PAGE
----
World Arts West
SF Ethnic Dance Festival


Espirítu Andino

ARTISTIC DIRECTOR: Jacqueline Gumucio
First appearance in SF EDF: 2016

Espíritu Andino is a company with a mission to demonstrate the folklore that is Bolivia through music and dance. The group was founded in 2003 on the principle of teaching Bolivian dances to all who wish to learn.


GENRE: Traditional
TITLE: Chacarera; El Gato; Cueca Chapaca
ARTISTIC DIRECTOR: Jacqueline Gumucio
CHOREOGRAPHERS: Olivia Betancourt, Dexter Fernandez, Jacqueline Gumucio
DANCERS: Olivia Betancourt, Jairo Caballero, Dexter Fernandez, Jacqueline Gumucio, Raquel Zegarra
MUSICIANS: Georges Lammam (violin), Eddy Navia (guitar), Gabriel Navia (guitar), Fernando Sanjines (bombo)

The geography of Bolivia includes the Central Andes to the west, the Amazon River to the east, and in the southeast, El Gran Chaco, a vast geography of plains and virgin deciduous forest shared by Argentina, Bolivia, Brazil, and Paraguay. El Chaco is the hottest and driest region of Bolivia. About 300,000 people—mostly mestizo or indigenous—live in the region’s many small towns.

This performance took us to a celebration around a fire pit in El Chaco. Women gather and greet each other, and the men come in from the fields, relieved the long workday has ended. Espíritu Andino presents three dances, accompanied by guitars, bombo, and violin.

Chacarera is a flirtatious dance. It’s a game of advance and retreat, with the men demonstrating their skilled escobilleo footwork, a smooth and rapid form of zapateo, trying to impress the women. The chacarera has roots in Spanish flamenco, with some movements originating in daily farm tasks.

The popular El Gato—The Cat—has a quick alegría rhythm related to the chacarera. Musicians will often improvise sly lyrics to the song or stop to tell a joke. Here, the dancers joke around with hand shaking, jumping, and elaborate foot work.

The Bolivian cueca, Cueca Boliviana, changes flavor in different regions, showing typical spirit characterized in music and dance. For example, the cueca in La Paz is formal, slow, and elegant; the form from El Chaco—on our stage—is Cueca Chapaca, lively and fast. It’s danced with enthusiasm and happiness: dancers can jump and run through the whole song. It’s a beloved national dance. The women exhibit their dancing skills with the deft swirling of skirts; a section featuring the sound of rapid unison zapateo; and the fast jaleo section, with its language of twirling handkerchiefs used in the game of seduction.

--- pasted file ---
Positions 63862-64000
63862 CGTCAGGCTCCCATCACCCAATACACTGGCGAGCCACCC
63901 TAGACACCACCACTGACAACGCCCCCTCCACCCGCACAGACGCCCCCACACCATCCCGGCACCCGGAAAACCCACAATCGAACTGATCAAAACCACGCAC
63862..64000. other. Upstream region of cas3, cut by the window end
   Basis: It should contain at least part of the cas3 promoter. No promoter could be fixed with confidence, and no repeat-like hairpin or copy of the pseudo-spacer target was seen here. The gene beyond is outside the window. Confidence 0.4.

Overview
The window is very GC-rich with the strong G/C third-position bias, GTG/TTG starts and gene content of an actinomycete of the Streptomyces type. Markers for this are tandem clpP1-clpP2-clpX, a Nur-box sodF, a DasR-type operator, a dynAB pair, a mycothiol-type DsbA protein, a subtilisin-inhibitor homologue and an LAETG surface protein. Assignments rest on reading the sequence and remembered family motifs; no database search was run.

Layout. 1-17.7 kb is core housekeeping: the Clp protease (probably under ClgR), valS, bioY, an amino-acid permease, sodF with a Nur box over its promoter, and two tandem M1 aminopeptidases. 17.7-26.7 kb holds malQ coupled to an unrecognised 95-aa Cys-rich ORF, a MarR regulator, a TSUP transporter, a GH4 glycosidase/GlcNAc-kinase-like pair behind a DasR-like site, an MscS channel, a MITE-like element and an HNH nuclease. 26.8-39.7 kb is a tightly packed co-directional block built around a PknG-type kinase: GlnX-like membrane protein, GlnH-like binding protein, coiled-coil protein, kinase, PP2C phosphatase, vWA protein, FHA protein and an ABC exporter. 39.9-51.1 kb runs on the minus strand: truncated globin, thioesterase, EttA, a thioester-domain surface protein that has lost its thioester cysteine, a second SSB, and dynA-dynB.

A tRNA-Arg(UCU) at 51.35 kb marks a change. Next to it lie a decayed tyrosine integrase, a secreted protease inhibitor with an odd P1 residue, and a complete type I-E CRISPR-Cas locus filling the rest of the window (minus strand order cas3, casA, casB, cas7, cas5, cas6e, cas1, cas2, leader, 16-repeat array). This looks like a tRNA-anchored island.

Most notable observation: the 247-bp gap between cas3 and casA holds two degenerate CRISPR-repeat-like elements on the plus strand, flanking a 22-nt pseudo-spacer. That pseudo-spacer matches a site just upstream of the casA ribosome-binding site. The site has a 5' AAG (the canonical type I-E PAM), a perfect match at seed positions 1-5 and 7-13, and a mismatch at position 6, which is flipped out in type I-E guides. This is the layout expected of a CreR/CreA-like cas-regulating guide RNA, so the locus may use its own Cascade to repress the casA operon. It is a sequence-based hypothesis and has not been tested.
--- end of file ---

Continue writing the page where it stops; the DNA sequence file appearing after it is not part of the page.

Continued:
The musicians perform the song, Corazon de Sudamérica—Heart of South America—singing of a great love for their country:

Pueblos valientes y altivos
Unidos por siempre hermanos
Del altiplano a los valles
Del amazona a los llanos...
...Bolivia patria querida
Yo soy tuyo y tú eres mía

Brave and proud people
Brothers forever united
From the highlands to the valleys
From the Amazon to the plains...
...Bolivia, beloved homeland
I am yours and you are mine

The costumes were made in Tarija, Bolivia. The women wear long flower-print skirts in warm colors, ruffles, and flowers in their braided hair. The style evokes the colonial era. The men wear cowhide hats and pants, with flamenco-influenced shirts and boots; with gaucho baggy pants and
ponchos to keep warm in the strong wind.

Jacqueline Gumucio is Artistic Director and choreographer, with assistance from Dexter Fernandez and Olivia Betancourt. Jacqueline learned these dances in Bolivia with Ballet Folklórico Boliviano.

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